A conviction of a criminal code can have serious long term consequences. It would be poor advice to ever recommend someone represent themselves in a felony matter. Further, a person should not represent themselves in a misdemeanor trial without first consulting with an attorney to assure the ramifications of a conviction are understood. The adage, "the lawyer who represents himself has a fool for a client," is applicable to the non-lawyer who represents himself as well. If you are facing a felony, or even a misdemeanor, and you are thinking about representing yourself... at least get an opinion as to whether or not that is wise. Depending on the situation, you may be making a decision you will later regret.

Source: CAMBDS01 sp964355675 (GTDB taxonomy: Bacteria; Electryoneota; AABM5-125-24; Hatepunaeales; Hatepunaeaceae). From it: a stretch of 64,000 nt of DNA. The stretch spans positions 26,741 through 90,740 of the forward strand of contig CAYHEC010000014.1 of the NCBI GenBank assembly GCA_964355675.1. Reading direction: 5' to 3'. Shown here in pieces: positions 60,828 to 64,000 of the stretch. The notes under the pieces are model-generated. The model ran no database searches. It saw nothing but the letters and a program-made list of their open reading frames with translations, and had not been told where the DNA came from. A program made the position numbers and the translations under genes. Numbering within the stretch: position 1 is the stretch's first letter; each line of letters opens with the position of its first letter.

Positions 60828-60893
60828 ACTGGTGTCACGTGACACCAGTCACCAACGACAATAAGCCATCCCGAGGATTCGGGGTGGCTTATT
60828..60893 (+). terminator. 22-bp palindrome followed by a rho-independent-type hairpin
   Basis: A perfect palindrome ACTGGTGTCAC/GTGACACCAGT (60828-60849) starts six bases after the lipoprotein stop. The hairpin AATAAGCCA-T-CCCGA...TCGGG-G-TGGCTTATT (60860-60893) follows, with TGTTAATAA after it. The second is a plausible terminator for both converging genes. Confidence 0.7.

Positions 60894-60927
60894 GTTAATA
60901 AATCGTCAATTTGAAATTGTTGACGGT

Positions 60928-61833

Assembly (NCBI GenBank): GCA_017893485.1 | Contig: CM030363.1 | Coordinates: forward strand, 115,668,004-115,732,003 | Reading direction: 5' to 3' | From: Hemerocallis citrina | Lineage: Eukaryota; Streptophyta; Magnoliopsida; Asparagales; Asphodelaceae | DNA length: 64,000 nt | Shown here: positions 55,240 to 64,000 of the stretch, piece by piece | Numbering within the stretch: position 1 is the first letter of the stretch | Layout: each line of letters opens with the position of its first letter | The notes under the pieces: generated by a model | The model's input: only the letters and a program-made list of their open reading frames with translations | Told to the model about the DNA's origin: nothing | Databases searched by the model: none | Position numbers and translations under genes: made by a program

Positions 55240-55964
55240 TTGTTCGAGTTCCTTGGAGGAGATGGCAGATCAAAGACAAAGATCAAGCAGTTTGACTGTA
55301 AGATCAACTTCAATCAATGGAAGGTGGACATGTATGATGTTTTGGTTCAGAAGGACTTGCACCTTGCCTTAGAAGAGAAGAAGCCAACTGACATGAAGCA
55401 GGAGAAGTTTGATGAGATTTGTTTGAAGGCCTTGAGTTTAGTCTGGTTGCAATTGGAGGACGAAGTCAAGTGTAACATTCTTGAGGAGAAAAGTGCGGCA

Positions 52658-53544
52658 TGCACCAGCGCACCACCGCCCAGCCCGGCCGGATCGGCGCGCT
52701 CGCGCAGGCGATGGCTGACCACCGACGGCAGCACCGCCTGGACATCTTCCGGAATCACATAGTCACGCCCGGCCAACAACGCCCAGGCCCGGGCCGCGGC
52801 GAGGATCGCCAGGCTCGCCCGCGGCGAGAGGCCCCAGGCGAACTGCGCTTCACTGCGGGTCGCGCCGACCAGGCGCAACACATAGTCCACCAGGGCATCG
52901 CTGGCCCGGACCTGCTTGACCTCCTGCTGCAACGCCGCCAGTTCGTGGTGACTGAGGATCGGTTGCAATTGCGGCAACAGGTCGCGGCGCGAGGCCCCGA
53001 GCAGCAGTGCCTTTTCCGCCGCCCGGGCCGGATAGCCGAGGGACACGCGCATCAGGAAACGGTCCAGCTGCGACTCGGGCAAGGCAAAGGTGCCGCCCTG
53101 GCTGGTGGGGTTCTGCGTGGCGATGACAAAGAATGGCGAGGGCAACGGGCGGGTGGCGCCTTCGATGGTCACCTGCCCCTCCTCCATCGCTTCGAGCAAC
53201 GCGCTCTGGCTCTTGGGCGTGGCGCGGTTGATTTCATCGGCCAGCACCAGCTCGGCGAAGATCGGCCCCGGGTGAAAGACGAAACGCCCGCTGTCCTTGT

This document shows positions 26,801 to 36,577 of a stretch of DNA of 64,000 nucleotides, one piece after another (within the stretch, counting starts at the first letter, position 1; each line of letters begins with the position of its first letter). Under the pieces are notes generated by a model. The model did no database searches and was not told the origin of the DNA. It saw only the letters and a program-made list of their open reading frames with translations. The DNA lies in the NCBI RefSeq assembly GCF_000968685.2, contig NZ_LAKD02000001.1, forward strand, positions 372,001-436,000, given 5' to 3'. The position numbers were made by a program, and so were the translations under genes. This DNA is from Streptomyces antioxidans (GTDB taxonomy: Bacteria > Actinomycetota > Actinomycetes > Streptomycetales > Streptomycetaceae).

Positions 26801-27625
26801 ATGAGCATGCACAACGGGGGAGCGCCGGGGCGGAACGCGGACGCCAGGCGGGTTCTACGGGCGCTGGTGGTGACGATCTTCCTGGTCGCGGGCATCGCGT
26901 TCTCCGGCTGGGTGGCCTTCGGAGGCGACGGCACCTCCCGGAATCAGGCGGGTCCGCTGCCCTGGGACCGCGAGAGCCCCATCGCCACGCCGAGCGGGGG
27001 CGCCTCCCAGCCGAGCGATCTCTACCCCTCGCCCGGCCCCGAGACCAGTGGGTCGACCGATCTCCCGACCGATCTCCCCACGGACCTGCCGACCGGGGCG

For some situations, it simply isn't practical to get an attorney. The cost of the attorney may not outweigh the benefit. Often times, a case involving an infraction of the traffic code would fall in this category. If you can afford to get an attorney to assist with a traffic infraction, this site is not discouraging you from doing so. Further, if there is an extenuating circumstance that makes the stakes higher, (like one's job depends on a clean driving record) it seems it would be wise to acquire counsel. However, if the attorney would cost more than the consequence and you don't have a lot of money lying around to hire a lawyer, you may choose to go "pro se" (represent yourself). If you do that, and if there is solid evidence against you, do not be afraid to approach the prosecutor and say, "let's make a deal." Prosecutors frequently have deals that they will cut in various types of cases. The prosecutor simply has a job to do and, unless the prosecutor has seen you for a number of other traffic infractions, they just want to get their job done utilizing the most efficient and effective method possible. The large majority of prosecutors are reasonable. They will often work with you.